Alfa Romeo Giulia is a stylish Italian sports sedan built on a rear-drive platform and designed to tackle the market segment currently dominated by the premium European brands.
Although the name Giulia (pronounced Julia) was around in the 1960s and early 1970s it didn’t re-emerge until 2015 when, to the delight of Alfistis everywhere, the company broke away from using the bland numeric names 156 and 159 and returned to such a distinctively Italian one.
There are five models in the Giulia range: Ti, Veloce, Quadrifoglio, GTA and GTAm.
What’s it cost?
There’s a huge difference in price, starting from around $70,000 for the Ti and Veloce, then doubling once to the $143,000 Quadrifoglio and doubling again to the track-ready GTA and GTAm.
Our test car was the Quadrifoglio, which is Italian for four-leaf clover and has been the symbol for Alfa racing cars for close to 100 years.
In modern times Quadrifoglio, often abbreviated to QV, indicates high-performance road cars.
Giulia Quadrifoglio is a real stunner.
It’s very svelte and Italian in its shape and drew plenty of attention wherever we went due in no small part by the rich Montreal Green version that we tested.
Indeed, one Irish colleague was so smitten by the combination of the colour and the shamrock/clover badges (there is a difference apparently) on the sides that only my mention of the price tag stopped him from rushing off to buy one.
The exterior is highlighted by the traditional triangular shield grille flanked by two lower-mounted grilles in the apron.
The bonnet has two cooling outlets for the engine bay
There’s a carbon-fibre splitter and large air intakes for the intercoolers as well as the brakes.
The side skirts also feature carbon-fibre inserts and there are gill-style outlets either side at the front to allow air to escape from the wheel housings.
The “angry-eyes” headlights, narrow on the inside and swept-back over the front fenders, add to its striking appearance.
Unlike some of its competitors, there is no wagon variant for the Giulia although the recently-released Stelvio SUV Quadrifoglio is there if a more functional interior is needed.
Display is through a small 8.8-inch touchscreen embedded in the top centre of the dashboard that can, and should be, operated by a new rotary dial on the centre console.
Traditionalists will be happy with the two large analogue instrument dials for the driver with a digital speedometer in between.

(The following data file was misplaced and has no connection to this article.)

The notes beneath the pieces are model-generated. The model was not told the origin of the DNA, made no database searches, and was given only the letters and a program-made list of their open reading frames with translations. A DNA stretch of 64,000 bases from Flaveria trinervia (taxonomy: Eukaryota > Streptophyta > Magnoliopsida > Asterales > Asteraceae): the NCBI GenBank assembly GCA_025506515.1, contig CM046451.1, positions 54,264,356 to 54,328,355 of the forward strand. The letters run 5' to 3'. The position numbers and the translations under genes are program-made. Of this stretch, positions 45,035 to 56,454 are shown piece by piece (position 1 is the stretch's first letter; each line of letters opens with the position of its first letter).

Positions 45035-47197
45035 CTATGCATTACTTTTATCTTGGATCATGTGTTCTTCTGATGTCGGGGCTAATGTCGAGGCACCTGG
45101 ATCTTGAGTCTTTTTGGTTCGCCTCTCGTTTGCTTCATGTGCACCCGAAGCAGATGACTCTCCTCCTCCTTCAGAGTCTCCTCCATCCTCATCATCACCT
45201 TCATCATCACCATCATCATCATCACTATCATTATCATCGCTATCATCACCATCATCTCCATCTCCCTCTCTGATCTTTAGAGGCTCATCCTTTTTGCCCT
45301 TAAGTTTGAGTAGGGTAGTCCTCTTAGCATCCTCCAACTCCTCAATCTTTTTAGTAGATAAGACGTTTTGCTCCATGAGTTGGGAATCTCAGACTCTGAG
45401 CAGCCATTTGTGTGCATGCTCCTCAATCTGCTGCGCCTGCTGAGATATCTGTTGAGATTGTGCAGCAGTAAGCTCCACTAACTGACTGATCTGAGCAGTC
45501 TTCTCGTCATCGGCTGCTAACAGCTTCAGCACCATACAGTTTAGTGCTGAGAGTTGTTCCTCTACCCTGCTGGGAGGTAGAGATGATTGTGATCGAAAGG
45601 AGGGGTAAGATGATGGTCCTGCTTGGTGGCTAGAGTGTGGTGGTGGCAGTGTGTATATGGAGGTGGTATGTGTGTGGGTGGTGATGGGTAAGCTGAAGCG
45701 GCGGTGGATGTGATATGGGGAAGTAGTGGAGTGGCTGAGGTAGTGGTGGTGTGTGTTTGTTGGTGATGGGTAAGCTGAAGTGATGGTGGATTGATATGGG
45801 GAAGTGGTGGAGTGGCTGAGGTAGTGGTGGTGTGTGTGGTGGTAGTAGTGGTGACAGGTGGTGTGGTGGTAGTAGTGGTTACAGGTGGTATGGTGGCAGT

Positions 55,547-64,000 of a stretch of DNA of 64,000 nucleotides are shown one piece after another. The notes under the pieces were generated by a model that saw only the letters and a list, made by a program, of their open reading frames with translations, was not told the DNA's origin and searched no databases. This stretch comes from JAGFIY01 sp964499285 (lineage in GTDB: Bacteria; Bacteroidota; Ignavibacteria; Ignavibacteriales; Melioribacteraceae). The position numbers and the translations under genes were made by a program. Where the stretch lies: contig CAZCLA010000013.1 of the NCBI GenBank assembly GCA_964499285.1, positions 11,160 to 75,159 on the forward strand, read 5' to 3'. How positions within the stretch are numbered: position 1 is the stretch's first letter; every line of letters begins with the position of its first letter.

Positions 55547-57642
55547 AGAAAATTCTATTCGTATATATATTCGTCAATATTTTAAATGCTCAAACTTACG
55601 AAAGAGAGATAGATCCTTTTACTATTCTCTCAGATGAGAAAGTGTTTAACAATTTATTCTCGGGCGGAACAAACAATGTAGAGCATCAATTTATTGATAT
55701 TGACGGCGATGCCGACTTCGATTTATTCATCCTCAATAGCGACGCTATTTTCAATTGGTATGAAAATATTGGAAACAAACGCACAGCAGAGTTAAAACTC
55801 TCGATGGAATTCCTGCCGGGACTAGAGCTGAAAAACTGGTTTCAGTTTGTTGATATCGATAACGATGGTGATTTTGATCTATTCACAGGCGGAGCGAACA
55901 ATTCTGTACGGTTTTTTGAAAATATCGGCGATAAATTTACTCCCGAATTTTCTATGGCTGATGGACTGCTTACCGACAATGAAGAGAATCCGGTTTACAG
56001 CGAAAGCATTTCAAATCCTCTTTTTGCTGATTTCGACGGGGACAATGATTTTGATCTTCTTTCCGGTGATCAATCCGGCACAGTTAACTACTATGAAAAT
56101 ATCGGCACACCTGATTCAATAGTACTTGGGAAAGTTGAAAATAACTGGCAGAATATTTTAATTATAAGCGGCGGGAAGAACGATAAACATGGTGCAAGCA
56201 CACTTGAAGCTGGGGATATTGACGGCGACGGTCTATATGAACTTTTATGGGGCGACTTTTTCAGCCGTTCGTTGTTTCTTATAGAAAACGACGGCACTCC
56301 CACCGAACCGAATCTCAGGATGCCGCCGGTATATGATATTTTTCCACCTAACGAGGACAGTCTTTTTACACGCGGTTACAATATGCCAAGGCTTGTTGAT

As is the norm nowadays there’s a lot of learning needed to operate what is quite a complex infotainment system including a triple split screen.
As always, given that we only have most vehicles for a week, we try to avoid being too critical of features that owners will quickly adapt to.
There’s built-in satellite navigation, DAB+ digital radio, wireless Apple CarPlay but wired Android Auto as well as an impressive 14-speaker Harman/Kardon system called Sound Theatre.
Although the Quadrifoglio hasn’t been tested by ANCAP the lower spec Veloce achieved a five-star rating including an adult occupation protection rating of 98 per cent.
Standard safety features in the Giulia QV include six airbags, active cruise control, rear cross traffic alert, intelligent speed control, driver inattention alert, traffic sign recognition, automatic high beam system, lane departure warning and lane keep assist and, forward collision warning.
There’s also active blind spot assist, autonomous emergency braking, tyre pressure monitoring, reversing camera, front and rear parking sensors and rear-view mirror auto-dimming, and Isofix child seat anchors in the outer rear seats.
What’s it go like?
Giulia is built close to the ground making entry and exit difficult for less supple occupants.
Consequently, the driving position is lower than we normally like but Giulia is a sports sedan so that’s to be expected.
The dashboard tilts slightly towards the driver.
Our test QV came with optional black leather with Alcantara inserts and green/white stitching.
The front seats have tall rigid bolsters which will challenge ample-buttocked occupants but do provide excellent support.